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Offbeat films, personas hum

CANNES, France -- The Cannes Film Festival has its first unqualified hit in a ribald new comedy by Spain's Pedro Almodovar, and an oddball conversation piece in "The Limey," by the American Steven Soderbergh. As Hugh Hefner's Playmates slug it out with the Hawaiian Tropics girls for the photo op prize, the 52nd annual event is in full swing. Even Chicago's world-famous gate-crasher is in attendance.

The Almodovar film, "All About My Mother," once again displays his uncanny ability to make a film in which sexual outlaws embody family values. It's about a single mother who works in an organ transplant center. After her son is killed by a car and becomes a heart donor, she revisits her native Barcelona - where, 18 years earlier, she was a hooker who became pregnant by a drag queen.

She wants to look up the father of her child, but first falls in with another old friend, also a transvestite, who becomes the personal dresser for an aging actress specializing in Tennessee Williams roles. A pregnant nun also gets into the picture. It sounds like a steamy and profane sex romp, but all of the characters are good-hearted and well-meaning, and the movie's values are conservative: Parents should treasure their children, old friends should stay loyal, etc.

Almodovar's matter-of-fact treatment of gender confusions is helped by a funny and popular performance by Antonia San Juan, as the transvestite named "Agrado" - for "agreeable." When the Williams heroine can't go on as Stella in "Streetcar," Agrado steps before the curtain and brings down the house with a standup act about her plastic surgeries. San Juan is an early favorite for a jury prize as best supporting actor/actress.

"The Limey," the Soderbergh film, shown out of competition, stars Terence Stamp, who continues his recent comeback with a dryly comic role as a British ex-con who travels to California seeking revenge against the murderer (Peter Fonda) of his daughter. The plot outlines make it sound like a standard crime movie, but as Soderbergh demonstrated in last year's "Out of Sight," crime can provide the framework for sly comic excursions, as when the Fonda character is described as a record producer who "took the whole '60s Southern California zeitgeist and ran with it." "Out of Sight" was not an unqualified success, but it was never boring and often did a little running with the zeitgeist itself.

Crowds surge against the red velvet ropes protecting Hugh Hefner's very large rented yacht, which rocks in the harbor in the shadow of the Palais des Festivals. I have not yet made my pilgrimage to the anchorage of the Head Rabbit, but, believe me, it's on my to-do list. Readers of Chicago gossip columns have long been familiar with the name of Jerry Berliant, shadow to the stars. I was first introduced to him by late Cubs announcer Jack Brickhouse, at the 15th anniversary of Disney World. "He's the world's greatest gate-crasher," Brickhouse told me, while Berliant carefully pretended not to hear. "You'll be seeing a lot of him."

I have. I've seen Berliant at the Oscars and the Emmys, at television conventions and the Kentucky Derby, and as he stood beaming behind political candidates during their acceptance and/or concession speeches. Here I was making an espresso stop in the bar of the Majestic Hotel, and he materialized, brimming with news.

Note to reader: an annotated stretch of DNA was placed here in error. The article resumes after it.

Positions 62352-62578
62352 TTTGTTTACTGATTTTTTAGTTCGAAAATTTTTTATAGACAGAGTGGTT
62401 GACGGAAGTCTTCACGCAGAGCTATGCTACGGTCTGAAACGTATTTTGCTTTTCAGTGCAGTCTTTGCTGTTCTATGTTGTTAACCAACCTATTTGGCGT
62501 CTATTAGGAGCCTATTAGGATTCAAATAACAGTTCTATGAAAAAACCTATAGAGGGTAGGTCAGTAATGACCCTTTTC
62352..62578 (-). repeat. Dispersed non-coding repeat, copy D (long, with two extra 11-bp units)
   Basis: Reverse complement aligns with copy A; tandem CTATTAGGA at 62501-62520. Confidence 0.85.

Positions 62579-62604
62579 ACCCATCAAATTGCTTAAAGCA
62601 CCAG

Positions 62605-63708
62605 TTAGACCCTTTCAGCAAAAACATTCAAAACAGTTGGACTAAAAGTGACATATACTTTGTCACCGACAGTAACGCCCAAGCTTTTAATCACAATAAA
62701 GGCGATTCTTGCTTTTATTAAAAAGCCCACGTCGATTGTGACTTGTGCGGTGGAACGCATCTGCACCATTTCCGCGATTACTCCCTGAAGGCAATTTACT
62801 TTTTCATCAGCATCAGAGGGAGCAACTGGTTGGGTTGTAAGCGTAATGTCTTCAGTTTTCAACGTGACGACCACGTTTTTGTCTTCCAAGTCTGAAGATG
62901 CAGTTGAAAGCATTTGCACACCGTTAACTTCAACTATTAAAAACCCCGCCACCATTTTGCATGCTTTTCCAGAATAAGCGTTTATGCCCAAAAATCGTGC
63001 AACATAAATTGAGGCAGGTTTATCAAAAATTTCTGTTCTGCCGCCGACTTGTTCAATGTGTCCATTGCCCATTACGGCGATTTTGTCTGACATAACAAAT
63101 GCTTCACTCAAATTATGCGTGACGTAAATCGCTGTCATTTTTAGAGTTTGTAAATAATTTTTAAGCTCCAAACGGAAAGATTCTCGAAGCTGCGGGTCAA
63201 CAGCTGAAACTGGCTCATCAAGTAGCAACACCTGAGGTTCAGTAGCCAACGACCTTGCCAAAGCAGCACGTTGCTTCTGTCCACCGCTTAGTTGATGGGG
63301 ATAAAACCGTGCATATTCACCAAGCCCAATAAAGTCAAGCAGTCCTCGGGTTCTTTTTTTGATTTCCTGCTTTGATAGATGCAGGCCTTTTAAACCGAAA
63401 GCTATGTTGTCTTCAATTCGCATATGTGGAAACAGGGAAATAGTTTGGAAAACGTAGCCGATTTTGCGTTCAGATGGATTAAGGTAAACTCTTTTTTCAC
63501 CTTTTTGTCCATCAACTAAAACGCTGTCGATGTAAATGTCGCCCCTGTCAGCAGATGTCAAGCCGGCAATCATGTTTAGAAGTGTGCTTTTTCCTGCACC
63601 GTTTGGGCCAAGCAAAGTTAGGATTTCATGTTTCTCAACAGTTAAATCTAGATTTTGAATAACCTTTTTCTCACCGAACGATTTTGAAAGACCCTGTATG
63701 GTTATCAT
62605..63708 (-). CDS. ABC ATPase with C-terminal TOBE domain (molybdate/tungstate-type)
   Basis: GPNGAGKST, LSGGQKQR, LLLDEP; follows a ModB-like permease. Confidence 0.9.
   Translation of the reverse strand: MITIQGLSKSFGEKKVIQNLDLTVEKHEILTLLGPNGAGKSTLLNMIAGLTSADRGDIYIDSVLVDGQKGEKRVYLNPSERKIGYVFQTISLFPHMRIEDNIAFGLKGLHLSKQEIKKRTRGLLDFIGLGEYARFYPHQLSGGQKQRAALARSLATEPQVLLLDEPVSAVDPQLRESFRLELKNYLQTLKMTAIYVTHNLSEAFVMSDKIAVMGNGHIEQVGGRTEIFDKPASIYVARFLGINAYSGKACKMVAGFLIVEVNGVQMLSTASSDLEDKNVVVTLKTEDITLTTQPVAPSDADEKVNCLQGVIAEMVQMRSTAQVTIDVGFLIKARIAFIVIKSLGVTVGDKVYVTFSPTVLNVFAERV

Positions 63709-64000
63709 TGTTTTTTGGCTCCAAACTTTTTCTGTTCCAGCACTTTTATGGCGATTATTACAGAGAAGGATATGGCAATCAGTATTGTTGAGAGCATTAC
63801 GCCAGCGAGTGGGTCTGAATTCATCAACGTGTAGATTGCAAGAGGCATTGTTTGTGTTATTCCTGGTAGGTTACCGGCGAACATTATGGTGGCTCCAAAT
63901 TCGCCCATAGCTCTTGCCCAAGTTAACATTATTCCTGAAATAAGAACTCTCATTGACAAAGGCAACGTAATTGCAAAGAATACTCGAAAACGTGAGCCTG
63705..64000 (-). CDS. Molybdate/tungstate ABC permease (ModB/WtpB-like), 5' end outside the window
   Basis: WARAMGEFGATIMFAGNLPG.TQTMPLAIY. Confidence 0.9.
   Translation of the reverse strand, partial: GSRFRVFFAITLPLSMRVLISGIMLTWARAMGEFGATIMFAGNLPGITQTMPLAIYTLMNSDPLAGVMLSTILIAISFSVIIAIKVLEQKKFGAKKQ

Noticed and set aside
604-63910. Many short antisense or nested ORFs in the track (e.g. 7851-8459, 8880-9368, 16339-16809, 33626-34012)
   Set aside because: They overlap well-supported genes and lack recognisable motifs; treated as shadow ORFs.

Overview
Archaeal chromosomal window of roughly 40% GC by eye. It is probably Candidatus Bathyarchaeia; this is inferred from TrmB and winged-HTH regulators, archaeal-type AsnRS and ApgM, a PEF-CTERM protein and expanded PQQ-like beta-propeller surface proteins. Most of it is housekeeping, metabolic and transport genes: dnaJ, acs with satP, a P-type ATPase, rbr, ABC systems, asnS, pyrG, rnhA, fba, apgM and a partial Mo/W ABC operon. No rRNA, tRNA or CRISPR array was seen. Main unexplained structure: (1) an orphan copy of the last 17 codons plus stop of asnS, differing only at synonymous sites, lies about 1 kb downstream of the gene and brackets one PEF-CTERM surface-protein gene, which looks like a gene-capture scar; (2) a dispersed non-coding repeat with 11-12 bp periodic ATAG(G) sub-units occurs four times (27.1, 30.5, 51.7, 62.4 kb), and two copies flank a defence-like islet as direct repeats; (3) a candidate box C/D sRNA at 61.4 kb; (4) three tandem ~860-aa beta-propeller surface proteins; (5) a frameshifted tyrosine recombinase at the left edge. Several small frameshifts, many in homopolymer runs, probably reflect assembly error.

"Yeah, Tom Rosenberg is here, from Lakeshore Entertainment," he was saying. "Hefner's been on his yacht all morning. Did you see Faye Dunaway? She's here for 'Bonnie and Clyde.' Yeah, I've had a good year. I was in Palm Springs during their film festival. Yeah, they do a good job with it. And the Hamptons, they have a nice little festival. I was up there. Yeah, I like the Riviera. I was in San Tropez the other day. Nice, Monte Carlo. . . . After Cannes I'm going to drive up through Switzerland and down through Italy. See some friends. Yeah."

Gossip columnists with enormous overhead don't collect half the intelligence that Berliant gathers, I reflected, and yet he seems to exist on air. This is a festival where seasoned journalists despair of getting into screenings and parties. Where muscular gorillas in monkey suits bar your entry to every door. Where directors have been refused entry to their own screenings. The American Pavilion is fenced off inside a high-security compound in this year of Kosovo, with passes checked at the gate, and yet when I stopped off later for a quick sandwich, there was Berliant, working the room.

Last night my wife Chaz and I joined the South African producer Anant Singh and his wife Vanashree for dinner. Afterwards, we took taxis to the Hotel du Cap d'Antibes for a quick drink. This is a hotel where the rooms start at $2,000 a night and payment is required in cash - no plastic. Where Miramax's Harvey Weinstein gave orders last year that the Bellini cocktails were on him, and got a bar tab for $14,000. The papers have been filled with reports of millionaires being robbed, kidnapped, insulted, etc., on their way to and from the hotel.

When we arrived at the gate a uniformed guard with a checklist demanded our names and admitted us only because we were meeting Monsieur Singh, a guest. We walked into the lobby bar. "Nice to see you," said Jerry Berliant. "Yeah, Sean Connery's still down at the restaurant."

Roger Ebert

Roger Ebert was the film critic of the Chicago Sun-Times from 1967 until his death in 2013. In 1975, he won the Pulitzer Prize for distinguished criticism.

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